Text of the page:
Tesla is jumping as GM deal brings charging network closer to US standards

June 9 (Reuters) – Shares of Tesla (TSLA.O) closed up 4% on Friday after General Motors joined Ford (FN) in approving use of its electric vehicle charging network, a big win that analysts said could make the charger Tesla Superchargers are an industry standard in the United States.

The rare partnership between three of the largest US automakers ensures that more than 60% of the country’s electric vehicle market has access to Tesla’s North American Charging Standard (NACS), making it the nation’s primary network.

The White House said Friday that electric vehicle charging stations that use standard Tesla plugs will be eligible for billions of dollars in federal subsidies as long as they include the standard US charging connection, CCS, as well.

“Tesla hopes the CCS adapters will help it meet this requirement to qualify for federal tax dollars,” said Garrett Nelson, chief investment analyst at CFRA Research.

“Any way you slice it, we think Tesla opening its Supercharger network to competitors is a huge negative for third-party chargers.”

Shares of independent charging companies such as ChargePoint Holdings Inc (CHPT.N), EVgo Inc (EVGO.O), and Blink Charging Co (BLNK.O) closed down between 11% and 13%.

Wedbush Securities has estimated that Ford and GM together could add $3 billion in EV charging services revenue for Tesla over the next few years. The brokerage also raised its price target for the stock to $300, which is nearly 30% higher than its last close.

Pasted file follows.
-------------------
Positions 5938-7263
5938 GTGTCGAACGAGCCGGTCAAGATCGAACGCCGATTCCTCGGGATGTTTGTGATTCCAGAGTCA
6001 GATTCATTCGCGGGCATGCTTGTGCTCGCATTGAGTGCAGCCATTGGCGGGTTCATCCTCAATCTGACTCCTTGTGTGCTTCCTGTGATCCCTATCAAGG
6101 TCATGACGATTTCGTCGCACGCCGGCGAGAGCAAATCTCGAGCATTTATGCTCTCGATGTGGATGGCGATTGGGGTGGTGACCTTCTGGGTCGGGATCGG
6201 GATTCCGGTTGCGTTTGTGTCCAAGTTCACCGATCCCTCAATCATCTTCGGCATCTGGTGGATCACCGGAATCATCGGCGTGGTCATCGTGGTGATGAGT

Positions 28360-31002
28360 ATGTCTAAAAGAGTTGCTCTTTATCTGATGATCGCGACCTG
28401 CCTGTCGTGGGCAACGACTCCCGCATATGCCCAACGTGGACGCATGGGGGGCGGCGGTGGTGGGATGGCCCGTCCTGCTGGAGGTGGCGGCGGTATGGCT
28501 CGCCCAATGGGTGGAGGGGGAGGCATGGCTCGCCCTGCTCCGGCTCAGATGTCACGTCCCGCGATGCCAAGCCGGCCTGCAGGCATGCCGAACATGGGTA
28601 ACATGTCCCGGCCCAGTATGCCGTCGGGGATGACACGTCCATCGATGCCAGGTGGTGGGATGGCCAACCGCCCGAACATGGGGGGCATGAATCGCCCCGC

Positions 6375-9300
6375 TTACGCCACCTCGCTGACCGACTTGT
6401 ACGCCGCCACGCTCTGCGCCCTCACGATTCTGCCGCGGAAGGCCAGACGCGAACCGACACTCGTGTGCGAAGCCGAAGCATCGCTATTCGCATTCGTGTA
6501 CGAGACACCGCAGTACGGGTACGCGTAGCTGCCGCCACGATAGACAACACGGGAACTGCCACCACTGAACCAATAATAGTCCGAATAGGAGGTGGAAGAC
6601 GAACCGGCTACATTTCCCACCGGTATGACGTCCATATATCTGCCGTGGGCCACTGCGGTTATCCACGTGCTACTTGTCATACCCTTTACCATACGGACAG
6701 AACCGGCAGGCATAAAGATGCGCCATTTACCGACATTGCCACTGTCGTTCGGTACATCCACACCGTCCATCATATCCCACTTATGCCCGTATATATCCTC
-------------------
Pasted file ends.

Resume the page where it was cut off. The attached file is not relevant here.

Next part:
Elon Musk’s Tesla, already the world’s most valuable automaker, has added about $190 billion to its market value since announcing its charging partnership with Ford on May 25.

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Tesla stock closed higher on Friday, posting its 11th straight session of gains, its longest winning streak in two and a half years. It was among the most traded stocks across US stock exchanges during trading hours.

The stock has a 12-month price-to-earnings ratio of 60.46, which is among the highest in the S&P 500 (.SPX), and much greater than Ford’s 5.29 and 7.94.

Traders who shorted Tesla shares lost about $6.08 billion on a market-by-market basis during the electric car maker’s current winning streak, according to the latest data from S3 Partners.

“We have a real opportunity here to really push (NACS) to be the unified standard for North America, which I think will enable more mass adoption,” General Motors CEO Mary Barra said Thursday.

Shares of General Motors and Ford both closed up more than 1% on Friday.

Cargo Race

The tie-ups will put pressure on other companies to upgrade their networks to work with Tesla at a time when many are lagging behind in customer service and lack the funds to make such a commitment.

“We have the opportunity to work with Tesla on interoperability with cables and connections,” said a spokesperson for Blink Charging.

“Tesla was one step ahead in this game and with other operators trying to catch up they were already at a disadvantage,” said Danni Hewson of AJ Bell, adding that the shipping business could become a big driver for Tesla’s growth.

Greater use of Tesla Superchargers could, however, create its own problems for the company, said Michael Austin, senior research analyst at Guidehouse.

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“There is a risk for Tesla in terms of making the stations too busy and disappointing for Tesla owners or removing that competitive advantage of having exclusive access to the best network,” Austin said.

Additional reporting by Shafi Mehta and Samrita Arunasalem in Bengaluru; Edited by Chunak Dasgupta and Magu Samuel

Our standards: Thomson Reuters Trust Principles.

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